Lying about something that (1) everyone thinks you're probably lying about, (2) can easily be checked by about .02 seconds of Googling, and (3) doesn't really affect your credibility within your target audience probably meets the definition of "pathological."

Gleen Greenwald catches Michael Ledeen asserting that he "opposed the military invasion of Iraq before it took place." Wow, that doesn't sound like the conventional wisdom coming from AEI in the runup to the war, does it? How had everyone missed Ledeen's voice in the wilderness on this one?

Of course, we didn't.

As Glenn points out, in a 2002 article in which Ledeen flashed his trademark blend of snarling condescention and ad hominem attacks, calling the coming invasion "the desperately-needed and long overdue war against Saddam Hussein." In another 2002 interview Glenn cites, Ledeen argued that "yesterday" was the proper time to invade.

Ledeen digs a deeper hold for himself today, responding by pointing to a passage in his book favoring support for an Iraqi revolution rather than an invasion. This establishes that Ledeen's ideal approach might not have been an invasion, but does nothing to establish that, in the actual world that exists, he "opposed" the invasion.

The only assertion in the passage that Ledeen quotes today that could remotely be taken to "oppose" the invasion is that "we do not want to pulverize the country." But no one except John "rubble doesn't make trouble" Derbyshire, and maybe whoever the guy is who articulated the "Ledeen Docrtine" would ever believe that we should act so amorally. And when it counted, in the real-world run-up to the war, Ledeen was an outspoken proponent of the invasion.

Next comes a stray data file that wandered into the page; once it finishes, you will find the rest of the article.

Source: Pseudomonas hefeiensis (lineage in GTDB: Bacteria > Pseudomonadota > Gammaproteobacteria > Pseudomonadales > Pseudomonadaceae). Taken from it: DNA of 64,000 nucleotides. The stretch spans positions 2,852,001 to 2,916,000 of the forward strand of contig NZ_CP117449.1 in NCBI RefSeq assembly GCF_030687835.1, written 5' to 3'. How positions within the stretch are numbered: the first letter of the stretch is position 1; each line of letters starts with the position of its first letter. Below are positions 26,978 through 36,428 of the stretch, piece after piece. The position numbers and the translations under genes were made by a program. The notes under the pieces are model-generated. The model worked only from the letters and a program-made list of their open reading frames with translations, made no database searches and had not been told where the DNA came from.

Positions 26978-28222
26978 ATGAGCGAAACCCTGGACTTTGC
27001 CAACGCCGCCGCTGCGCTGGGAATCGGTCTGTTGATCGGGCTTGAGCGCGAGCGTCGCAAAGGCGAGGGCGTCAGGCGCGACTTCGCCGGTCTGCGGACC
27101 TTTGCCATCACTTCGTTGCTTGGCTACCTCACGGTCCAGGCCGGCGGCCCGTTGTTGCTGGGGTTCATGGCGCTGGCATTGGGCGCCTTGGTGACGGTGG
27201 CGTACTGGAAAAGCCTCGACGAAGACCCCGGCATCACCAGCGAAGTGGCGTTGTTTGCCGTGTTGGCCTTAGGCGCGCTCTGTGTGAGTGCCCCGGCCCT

The strangest thing is that Ledeen's support from his target audience depends not a whit on whether anything that he said in the Iraq invasion debate was true. He's a card-carrying member of the VRWC. In conservative circles, it's not like you lose face by virtue of having been wrong about, say, the impact on the economy of the tax hikes of the early 1990s. The view that they'd send us into an economic tailspin was was completely wrong, of course, but it doesn't impact anyone's credibility among conservatives, because it fits conservative myths and prejudices.

All Ledeen had to do today was apologize for his bluster in asserting that he had "opposed the military invasion," which he evidently did not do. But just as his ideology depends on assertions and drive for American omnipotence, his psychology cannot account for his own infallibility.

Ledeen was wrong, and lied about being wrong, about the biggest foreign policy disaster in American history. Prediction: he will remain an A-list conservative foreign policy "intellectual."

What kind of editor allows this sort of thing? "[D]esperately-needed and long overdue war"?

Saturday, November 04, 2006


Haggard's role

This seems to me to get it almost right. Haggard isn't as big a figure in the Republican coalition as Grover Norquist, say, or James Dobson.

Scandals involving sex and drugs are a reliable way for fringe-ish public figures to get a lot of attention. Plus, Haggard makes himself a target by campaigning to deny equal rights to gays. His hypocrisy, extremism (Jonah Goldberg, Barbara Walters, and Mahatma Gandhi are going to hell), and bluster make him an easy guy for progressives to dislike.

So he's sort of like Ward Churchill is to the right.

Except he led a group that claimed 30 million members, and made weekly calls to the president or his advisors.